Spring Squeeze: Exclusive J. Press Brochure Preview

You’ve probably noticed over the past couple of years that J. Press has greatly improved its bi-annual brochures under the tutelage of executive Robert “Squeeze” Squillaro (I gave him that nickname, by the way, and he’s yet to tell me not to use it). The new one for spring-summer has just been posted online, and a hard copy for leisurely perusal will be hitting your mailbox shortly.

Here’s what Squeeze had to say about the season’s photo shoot and offerings:

J. Press continues to reinforce our commitment to classic American style with Spring/Summer classics:

Cotton poplin suits in three colors
Seersucker jackets, trousers, sport shirts and shorts
India Cotton Madras jackets, trousers, sport shirts and shorts
Poplin trousers and shorts Made in USA
Cotton crewneck sweaters made in USA
Cotton oxford and broadcloth dress shirts with buttondown collar Made in USA
A wide selection of repp stripe, emblematic and striped knit ties
Suits and sportcoats in our classic 3/2 sack model.

We have some great new items, including:

Cotton-linen sweatshirts in three colors
A range of university tees & sweats
Trim Madras popovers
Madras and seersucker bomber jackets
Vintage-inspired patterned blazers
And an amazing lightweight lambswool tennis sweater made for us in Scotland.

There are two concepts for the brochure: Relaxed Summer that was shot in Westhampton Beach, NY and a mix of Urban Casual & Professional shot in Red Hook, Brooklyn. It’s never easy shooting a Spring/Summer book in the Winter, but fortunately we had great weather in Westhampton Beach. It brought back some great memories as the beachfront location was where I got married, and I had not been back there since.

Thank you, Squeeze-san, for whetting our appetite, and for these behind-the-scenes shots. — CC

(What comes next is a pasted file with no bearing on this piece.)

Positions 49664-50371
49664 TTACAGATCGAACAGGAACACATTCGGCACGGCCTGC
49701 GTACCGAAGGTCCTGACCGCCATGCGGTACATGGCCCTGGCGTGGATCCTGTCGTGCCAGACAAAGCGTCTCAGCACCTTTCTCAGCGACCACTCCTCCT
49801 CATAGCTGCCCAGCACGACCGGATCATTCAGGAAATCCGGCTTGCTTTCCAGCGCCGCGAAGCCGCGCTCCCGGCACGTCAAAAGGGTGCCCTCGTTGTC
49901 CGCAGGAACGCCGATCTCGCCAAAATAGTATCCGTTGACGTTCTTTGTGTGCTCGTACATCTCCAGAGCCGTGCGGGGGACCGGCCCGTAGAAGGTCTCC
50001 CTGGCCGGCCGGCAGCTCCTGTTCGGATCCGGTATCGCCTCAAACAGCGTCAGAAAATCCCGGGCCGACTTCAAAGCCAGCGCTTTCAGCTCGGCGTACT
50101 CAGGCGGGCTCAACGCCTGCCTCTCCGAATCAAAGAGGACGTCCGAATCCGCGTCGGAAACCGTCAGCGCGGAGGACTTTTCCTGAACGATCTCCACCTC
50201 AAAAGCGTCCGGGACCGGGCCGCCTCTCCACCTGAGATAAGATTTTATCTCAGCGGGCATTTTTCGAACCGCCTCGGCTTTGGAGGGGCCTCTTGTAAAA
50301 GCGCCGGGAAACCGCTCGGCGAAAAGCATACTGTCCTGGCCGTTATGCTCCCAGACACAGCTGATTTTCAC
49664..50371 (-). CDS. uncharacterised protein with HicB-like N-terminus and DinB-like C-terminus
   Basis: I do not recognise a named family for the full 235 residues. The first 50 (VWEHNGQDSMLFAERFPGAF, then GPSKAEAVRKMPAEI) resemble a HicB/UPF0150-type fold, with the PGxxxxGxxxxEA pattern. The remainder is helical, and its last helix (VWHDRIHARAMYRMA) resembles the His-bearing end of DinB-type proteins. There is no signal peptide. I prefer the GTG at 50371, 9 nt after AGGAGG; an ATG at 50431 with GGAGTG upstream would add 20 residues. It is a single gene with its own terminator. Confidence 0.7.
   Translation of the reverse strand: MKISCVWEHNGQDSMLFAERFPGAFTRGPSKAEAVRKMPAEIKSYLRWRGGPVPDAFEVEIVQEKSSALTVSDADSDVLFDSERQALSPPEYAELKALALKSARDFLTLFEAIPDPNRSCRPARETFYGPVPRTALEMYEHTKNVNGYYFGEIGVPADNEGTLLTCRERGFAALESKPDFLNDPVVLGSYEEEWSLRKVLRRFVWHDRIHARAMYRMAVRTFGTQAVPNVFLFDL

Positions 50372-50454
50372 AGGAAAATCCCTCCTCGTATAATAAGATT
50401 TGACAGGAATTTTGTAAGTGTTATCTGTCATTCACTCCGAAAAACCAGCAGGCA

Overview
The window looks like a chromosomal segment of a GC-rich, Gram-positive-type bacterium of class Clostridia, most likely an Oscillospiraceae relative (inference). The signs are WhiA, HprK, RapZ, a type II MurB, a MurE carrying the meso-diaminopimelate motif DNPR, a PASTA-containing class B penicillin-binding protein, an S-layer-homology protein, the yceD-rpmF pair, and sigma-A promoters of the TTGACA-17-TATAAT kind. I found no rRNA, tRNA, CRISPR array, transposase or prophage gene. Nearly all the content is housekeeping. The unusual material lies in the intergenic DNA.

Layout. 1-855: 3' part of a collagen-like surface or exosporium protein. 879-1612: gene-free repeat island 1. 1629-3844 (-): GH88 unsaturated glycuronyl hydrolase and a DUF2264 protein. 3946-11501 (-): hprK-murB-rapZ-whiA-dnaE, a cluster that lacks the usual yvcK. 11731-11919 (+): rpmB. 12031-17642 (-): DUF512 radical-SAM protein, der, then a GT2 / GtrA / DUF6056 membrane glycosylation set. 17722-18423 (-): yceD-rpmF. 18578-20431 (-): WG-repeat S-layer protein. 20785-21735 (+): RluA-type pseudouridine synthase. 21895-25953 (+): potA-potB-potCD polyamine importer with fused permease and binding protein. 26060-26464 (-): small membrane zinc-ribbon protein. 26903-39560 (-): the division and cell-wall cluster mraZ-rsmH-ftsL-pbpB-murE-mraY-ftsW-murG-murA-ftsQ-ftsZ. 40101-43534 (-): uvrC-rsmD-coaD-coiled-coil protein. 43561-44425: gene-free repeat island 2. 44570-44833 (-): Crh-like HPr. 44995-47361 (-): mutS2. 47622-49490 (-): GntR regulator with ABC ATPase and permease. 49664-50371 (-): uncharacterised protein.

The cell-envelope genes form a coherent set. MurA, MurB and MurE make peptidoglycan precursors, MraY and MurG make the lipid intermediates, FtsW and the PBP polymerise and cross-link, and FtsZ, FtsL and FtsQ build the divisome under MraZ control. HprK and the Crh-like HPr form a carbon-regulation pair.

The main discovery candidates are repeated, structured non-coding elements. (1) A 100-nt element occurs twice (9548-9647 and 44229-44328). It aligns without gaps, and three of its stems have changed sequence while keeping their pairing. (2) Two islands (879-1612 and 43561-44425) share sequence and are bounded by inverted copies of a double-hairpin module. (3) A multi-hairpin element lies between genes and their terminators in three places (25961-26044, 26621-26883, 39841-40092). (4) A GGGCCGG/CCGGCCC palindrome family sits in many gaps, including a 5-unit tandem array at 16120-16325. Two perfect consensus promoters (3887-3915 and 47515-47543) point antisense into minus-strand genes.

16 Comments on "Spring Squeeze: Exclusive J. Press Brochure Preview"

  1. Nice brochure…although it’s a bit irksome to see Dear Old Penn seemingly “replaced” by Georgetown on pp. 54-55.

  2. Spolier alert:

    A J. Press Shaggy Dog sweater is one of the five essentials items in Byron Tully’s “Old Money Style” book.

    Congratulations to Mr. “Squeeze”: the quality of the brochures and the merchandise keeps getting better year after year.

    Harvard Square will never be the same after the tragic loss of the J. Press store and the Au Bon Pain with its chess tables and Parisian cafe style outdoor tables.

  3. @Daiv Good catch! We couldn’t get approval from the Penn licensing department for our custom pennant design. Hopefully we can make that happen in the future.

  4. In the last photo above, why was it included? It shows me nothing about what he’s wearing.

  5. Old School Tie | February 27, 2020 at 6:38 am |

    It is true that J Press Shaggy Dogs come in the best colours and they are shaggier than other iterations. I also love all the current varsity stuff they have on their website, sadly I did not attend an Ivy league school so cannot partake. The closest I got was Duke in the 1990s for a term….never mind.

  6. Nice stuff for the most part. What I see in the collection is the same trend, jackets too short and too tight. I cannot understand it.
    I bought a beautiful HSM Ebay blazer a short time ago, at a great price. A bit snug and short, however. Probably, the worst fitting garment I ever had.
    I’ll keep it, for it captures “Today’s Look, not at $800, but $35.


  7. Wriggles,
    If you can’t ‘squeeze’ into today’s threads, you need to get with the program, stop eating meat, be part of the solution. Besides, it “makes you look taller”.

  8. Charlottesville | February 27, 2020 at 11:18 am |

    Can’t wait for the new Spring Brochure. Always a treat. I wish they would do a more muted madras sport coat, perhaps using shades of olive, mustard yellow, burgundy and navy, as I recall seeing in some heyday ads.